The bishop set up a Rectory in the ecclesiastical parish of Kempsey. (The area of the parish coincided with the area of his Kempsey manor) The Rectory included land and a house for a priest to serve the spiritual needs of the people who lived on the Manor of Kempsey (which included Norton, Hatfield, and Littleworth.)
In return the people contributed their tithes and paid the priest fees for his services. In addition they expected him to care for the chancel of the church, teach the children, give aid to the poor and give hospitality to visitors to the parish.
The Bishop gave the Rectory to the priest of his choice. The first priest was one of the monks of the priory in Worcester. The income of the Rectory would benefit the entire monastic community.
It was quite normal for the Rector to appoint a priest as a vicar or a curate, he would give him the small tithes and keep the great tithes.
By the end of this century the small stone church of St. James had been lengthened, and larger windows inserted. It was a time when colourful processions were fashionable in church so more space was needed. Records show that many local men and boys were appointed by the bishop to serve as acolytes in this church.
The people continued to work the land and pay their fees, tithes and taxes but over the century there had been disputes between the people and the priest about who held what land and what the people expected from their priests.
Woodhall and Newlands were growing as sub-manors on the bishopʼs land in the Manor of Kempsey. The owners of these manors probably still farmed land in the common fields.
But by 1299 the Bishop had given the Rectory to the College of the Holy Trinity in Westbury on Trym and the tithes of the people went there.
In the early part of this century the people of the area built a new tower on their church. This must have been an expensive activity, a sign of strength and confidence in the community.
But – by the end of the century the population of the Bishopʼs Manor of Kempsey had been devastated by the Black Death. Of a population of about 250 only 81 remained to tend the land. The plague must have spread into Norton, Hatfield and Littleworth. There was no official burial ground around the Chapel of Ease in Norton, burials still had to take place in Kempsey. Did these poor stricken people still carry their dead all the way to Kempsey?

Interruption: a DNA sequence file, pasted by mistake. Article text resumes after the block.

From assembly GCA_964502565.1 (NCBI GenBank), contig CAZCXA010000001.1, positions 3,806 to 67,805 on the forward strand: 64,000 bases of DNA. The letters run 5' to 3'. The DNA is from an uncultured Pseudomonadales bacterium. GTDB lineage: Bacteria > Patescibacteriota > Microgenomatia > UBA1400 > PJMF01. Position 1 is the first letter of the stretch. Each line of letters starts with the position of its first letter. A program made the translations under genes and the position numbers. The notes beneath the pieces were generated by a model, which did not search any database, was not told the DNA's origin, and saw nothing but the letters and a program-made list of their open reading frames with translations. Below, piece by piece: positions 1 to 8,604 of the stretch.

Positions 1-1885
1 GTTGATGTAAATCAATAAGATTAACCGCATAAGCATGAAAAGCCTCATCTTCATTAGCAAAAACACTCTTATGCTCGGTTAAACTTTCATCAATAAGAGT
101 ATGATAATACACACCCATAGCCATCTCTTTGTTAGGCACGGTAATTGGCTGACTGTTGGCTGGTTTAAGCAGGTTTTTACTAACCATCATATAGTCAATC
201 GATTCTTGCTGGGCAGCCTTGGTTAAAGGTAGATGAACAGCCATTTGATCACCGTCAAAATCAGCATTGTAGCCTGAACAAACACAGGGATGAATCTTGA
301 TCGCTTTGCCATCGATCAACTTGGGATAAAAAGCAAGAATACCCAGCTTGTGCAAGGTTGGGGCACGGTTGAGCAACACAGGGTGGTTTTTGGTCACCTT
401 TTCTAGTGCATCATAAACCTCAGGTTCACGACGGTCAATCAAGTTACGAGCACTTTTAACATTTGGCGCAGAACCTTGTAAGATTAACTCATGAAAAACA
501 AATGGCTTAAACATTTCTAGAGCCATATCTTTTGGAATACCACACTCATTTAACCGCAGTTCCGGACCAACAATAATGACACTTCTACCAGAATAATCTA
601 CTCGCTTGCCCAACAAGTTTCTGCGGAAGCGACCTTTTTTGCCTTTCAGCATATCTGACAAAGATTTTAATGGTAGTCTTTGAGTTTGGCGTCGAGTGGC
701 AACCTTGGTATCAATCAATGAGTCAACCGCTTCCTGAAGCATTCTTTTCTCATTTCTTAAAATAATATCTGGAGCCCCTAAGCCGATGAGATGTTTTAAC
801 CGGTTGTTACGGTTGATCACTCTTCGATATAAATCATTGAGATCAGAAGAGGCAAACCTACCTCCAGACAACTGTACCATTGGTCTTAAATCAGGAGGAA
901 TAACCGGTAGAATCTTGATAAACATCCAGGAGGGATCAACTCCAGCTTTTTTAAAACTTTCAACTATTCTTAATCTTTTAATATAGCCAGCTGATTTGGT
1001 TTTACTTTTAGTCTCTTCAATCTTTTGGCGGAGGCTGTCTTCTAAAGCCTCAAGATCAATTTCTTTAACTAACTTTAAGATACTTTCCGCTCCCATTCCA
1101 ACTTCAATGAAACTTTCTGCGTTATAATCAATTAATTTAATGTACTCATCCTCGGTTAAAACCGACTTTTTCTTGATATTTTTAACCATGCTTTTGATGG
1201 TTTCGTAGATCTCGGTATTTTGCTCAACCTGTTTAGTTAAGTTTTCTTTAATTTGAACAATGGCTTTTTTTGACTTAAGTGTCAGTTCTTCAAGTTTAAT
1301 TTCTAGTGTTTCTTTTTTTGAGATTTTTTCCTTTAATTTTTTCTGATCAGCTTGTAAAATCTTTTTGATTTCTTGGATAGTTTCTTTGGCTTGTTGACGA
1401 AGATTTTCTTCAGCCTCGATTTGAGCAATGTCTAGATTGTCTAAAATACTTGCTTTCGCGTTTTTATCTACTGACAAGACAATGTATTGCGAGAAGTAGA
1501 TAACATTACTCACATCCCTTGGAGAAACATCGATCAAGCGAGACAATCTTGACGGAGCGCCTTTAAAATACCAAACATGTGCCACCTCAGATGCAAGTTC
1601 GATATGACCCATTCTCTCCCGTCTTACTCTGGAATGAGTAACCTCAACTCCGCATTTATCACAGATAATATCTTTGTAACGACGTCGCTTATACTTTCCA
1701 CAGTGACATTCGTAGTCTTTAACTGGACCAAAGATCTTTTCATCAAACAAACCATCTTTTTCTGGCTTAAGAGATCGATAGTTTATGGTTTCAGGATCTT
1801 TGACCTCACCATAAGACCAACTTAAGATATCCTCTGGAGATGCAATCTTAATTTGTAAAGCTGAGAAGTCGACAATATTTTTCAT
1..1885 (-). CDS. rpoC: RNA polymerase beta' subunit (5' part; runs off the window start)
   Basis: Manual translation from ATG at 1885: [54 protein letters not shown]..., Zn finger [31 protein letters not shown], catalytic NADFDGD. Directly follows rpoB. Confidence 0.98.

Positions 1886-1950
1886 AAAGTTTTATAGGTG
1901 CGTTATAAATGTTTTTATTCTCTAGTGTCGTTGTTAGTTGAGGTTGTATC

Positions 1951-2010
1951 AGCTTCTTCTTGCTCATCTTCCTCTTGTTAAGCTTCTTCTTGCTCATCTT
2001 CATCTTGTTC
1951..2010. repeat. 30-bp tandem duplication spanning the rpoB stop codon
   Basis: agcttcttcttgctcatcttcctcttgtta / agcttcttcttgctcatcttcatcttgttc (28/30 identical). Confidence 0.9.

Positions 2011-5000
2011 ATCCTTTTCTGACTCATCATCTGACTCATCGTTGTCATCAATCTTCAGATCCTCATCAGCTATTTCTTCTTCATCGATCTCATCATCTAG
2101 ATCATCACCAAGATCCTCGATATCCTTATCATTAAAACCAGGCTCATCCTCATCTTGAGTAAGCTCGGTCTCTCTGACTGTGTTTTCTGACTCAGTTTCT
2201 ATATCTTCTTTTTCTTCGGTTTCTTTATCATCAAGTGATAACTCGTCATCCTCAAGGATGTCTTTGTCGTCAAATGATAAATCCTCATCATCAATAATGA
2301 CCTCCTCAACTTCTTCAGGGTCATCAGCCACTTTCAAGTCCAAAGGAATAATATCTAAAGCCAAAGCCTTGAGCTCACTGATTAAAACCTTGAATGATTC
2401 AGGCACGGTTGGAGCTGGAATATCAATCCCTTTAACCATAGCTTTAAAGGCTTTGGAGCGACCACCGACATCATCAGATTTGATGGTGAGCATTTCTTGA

By 1499 the Rectory of Kempsey had been taken from the Priory in Worcester and given permanently (well until the Reformation) to the College of the Holy Trinity in Westbury on Trym, near Bristol. This meant that the tithes of the people of Norton, Hatfield and Littleworth went to a community many miles away and they had the right to appoint the priest who served the parish of Kempsey.
The people continued to worked on the land for the Bishop of Worcester and his tenants following the rhythms of the seasons as they had always done.
They also followed the seasons of the Church year celebrating and fasting, celebrating and fasting year on year.
By 1599 the College of the Holy Trinity had been dissolved as had the Monastery of St Mary in Worcester. Henry the VIII had broken with Rome, Edward had consolidated his fatherʼs work: his half sister Mary had re-established links with Rome and her half sister Elizabeth had finally established the new Church of England.
A lot had also happened locally.
After a turbulent period the Rectory of Kempsey was finally restored to the newly created Dean and Chapter of Worcester Cathedral and tithes reverted to Worcester.